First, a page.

The Left in the Shaping of Japanese Democracy by David Williams
(RoutledgeCurzon/Leiden Series on Modern East Asian Politics & History)

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Leftist thought and activism stands as a defining force in the articulation of political culture and policy in modern Japan. Operating from the periphery of formal political power for the most part, the Japanese Left has had an impact that extends far beyond its limited success at the ballot box. The essays that compose this Oxford Festschrift range over a wide set of themes including the tragic careers of two prewar left-wing martyrs (Goto-Jones); Hisashi Asô, the great Socialist apostate (Kersten); the Left’s evasion of constitutional sovereignty (Williams); the rise and fall of Nikkyô-sô (Aspinall); the Left’s impact on privatization and bureaucratic reform (Nakano); the demise of parliamentary Socialism (Hyde); the Left’s recent embrace of free market principles (Schoppa); critical Japan studies and American empire since ‘9.11’ (Williams); and history’s final judgment on the fate of this great political movement (Banno).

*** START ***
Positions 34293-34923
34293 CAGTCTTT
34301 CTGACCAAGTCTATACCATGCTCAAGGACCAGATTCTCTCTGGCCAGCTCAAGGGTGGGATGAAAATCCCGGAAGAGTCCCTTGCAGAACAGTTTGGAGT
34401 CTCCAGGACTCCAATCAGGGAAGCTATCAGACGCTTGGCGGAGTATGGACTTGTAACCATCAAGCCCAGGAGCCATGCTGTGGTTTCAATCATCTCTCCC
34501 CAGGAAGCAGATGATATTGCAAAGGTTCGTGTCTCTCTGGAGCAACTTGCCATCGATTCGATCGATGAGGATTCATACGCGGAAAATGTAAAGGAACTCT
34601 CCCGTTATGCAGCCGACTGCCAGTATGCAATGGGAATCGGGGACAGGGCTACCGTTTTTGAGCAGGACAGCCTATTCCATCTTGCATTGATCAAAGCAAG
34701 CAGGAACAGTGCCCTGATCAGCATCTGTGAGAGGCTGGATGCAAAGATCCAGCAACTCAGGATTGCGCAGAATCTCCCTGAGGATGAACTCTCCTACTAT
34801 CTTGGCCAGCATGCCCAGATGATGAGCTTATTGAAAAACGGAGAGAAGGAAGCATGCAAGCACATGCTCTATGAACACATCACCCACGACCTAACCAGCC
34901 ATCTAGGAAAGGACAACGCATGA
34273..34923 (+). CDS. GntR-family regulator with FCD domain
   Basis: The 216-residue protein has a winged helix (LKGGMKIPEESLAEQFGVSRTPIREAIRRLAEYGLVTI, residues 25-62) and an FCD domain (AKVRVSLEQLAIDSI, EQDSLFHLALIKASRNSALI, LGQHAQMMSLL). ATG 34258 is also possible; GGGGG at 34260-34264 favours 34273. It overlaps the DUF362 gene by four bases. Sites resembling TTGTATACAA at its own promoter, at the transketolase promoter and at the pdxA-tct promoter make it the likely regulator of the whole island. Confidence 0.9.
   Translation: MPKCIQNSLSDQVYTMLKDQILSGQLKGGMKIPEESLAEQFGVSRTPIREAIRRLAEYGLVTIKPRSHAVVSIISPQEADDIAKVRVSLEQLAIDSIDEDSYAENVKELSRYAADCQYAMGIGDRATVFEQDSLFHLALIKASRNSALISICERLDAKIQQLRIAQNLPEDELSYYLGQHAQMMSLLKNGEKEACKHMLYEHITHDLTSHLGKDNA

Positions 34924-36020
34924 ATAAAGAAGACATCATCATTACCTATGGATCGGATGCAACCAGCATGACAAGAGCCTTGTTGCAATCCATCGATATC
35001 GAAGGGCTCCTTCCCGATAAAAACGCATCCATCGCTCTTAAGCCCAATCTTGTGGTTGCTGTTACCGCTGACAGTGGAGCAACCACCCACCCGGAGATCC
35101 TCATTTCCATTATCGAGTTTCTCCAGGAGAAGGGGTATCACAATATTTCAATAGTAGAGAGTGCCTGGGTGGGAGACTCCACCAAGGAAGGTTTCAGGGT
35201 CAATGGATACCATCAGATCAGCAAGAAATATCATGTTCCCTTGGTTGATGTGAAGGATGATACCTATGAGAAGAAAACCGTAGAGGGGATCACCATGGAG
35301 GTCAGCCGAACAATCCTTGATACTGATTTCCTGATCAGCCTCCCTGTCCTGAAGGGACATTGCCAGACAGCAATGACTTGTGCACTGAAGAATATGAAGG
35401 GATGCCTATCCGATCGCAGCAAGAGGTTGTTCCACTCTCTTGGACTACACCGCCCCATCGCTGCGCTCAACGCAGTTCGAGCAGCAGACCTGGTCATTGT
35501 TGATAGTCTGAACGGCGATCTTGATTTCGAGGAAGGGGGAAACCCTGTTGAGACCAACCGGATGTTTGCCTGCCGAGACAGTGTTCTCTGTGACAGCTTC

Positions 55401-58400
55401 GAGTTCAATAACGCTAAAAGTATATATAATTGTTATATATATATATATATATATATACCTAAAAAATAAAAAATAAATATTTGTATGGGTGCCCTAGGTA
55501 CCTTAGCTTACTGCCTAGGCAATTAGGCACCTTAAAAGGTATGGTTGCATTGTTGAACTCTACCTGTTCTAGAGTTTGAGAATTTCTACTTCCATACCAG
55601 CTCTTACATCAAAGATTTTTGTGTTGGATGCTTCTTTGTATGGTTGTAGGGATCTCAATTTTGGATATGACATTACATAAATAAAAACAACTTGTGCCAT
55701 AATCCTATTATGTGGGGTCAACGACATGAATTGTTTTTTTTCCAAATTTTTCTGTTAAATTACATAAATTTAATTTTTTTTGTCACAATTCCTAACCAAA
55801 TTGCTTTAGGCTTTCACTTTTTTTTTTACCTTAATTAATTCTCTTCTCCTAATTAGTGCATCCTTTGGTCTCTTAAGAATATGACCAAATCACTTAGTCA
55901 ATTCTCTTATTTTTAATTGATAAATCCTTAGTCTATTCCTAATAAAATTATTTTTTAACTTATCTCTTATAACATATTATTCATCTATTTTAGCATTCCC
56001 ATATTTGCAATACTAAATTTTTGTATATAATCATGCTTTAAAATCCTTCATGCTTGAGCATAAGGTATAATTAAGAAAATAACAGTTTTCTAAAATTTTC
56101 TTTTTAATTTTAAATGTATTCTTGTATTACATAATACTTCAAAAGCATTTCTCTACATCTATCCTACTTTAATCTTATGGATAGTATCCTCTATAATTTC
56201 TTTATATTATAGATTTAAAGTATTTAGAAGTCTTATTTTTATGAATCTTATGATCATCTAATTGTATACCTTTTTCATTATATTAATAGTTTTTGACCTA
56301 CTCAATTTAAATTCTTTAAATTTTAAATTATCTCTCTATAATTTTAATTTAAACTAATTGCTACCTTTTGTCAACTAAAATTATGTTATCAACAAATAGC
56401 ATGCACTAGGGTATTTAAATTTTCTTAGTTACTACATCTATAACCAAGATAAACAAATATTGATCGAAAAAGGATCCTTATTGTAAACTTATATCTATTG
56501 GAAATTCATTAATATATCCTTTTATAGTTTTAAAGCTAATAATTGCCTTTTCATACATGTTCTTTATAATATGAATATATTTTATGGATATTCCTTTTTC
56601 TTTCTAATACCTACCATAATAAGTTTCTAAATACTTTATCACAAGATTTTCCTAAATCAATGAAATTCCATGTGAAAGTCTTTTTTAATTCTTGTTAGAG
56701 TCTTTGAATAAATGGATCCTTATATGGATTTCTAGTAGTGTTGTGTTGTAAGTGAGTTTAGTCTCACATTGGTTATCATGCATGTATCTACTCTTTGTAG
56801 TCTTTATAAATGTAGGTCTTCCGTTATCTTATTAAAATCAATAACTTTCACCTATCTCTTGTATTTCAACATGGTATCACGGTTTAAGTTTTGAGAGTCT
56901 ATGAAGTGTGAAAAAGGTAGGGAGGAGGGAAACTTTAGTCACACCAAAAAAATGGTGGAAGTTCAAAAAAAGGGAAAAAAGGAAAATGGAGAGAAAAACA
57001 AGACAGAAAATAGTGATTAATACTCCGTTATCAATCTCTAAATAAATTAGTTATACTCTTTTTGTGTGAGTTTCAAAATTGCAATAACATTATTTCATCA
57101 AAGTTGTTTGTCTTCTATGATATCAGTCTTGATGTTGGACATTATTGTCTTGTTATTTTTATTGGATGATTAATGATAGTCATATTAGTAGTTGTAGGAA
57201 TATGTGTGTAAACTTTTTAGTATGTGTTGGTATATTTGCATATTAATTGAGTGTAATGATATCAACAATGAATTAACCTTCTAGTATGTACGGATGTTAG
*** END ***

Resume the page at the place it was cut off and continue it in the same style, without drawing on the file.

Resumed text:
About David Williams

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Rikki Kersten is Professor of Modern Japan Studies at Leiden University, theNetherlands. She is the editor of our Routledge/Leiden Series in ModernEast Asian History and Politics.David Williams, one of Europe's leading thinkers on modern Japan, is theauthor of Japan: Beyond the End of History, Japan and the Enemies of OpenPolitical Science and Defending Japan's Pacific War, all published byRoutledge.
Published March 1, 2004 by Routledge. 216 pages
Genres: History, Political & Social Sciences, Education & Reference, Travel. Non-fiction

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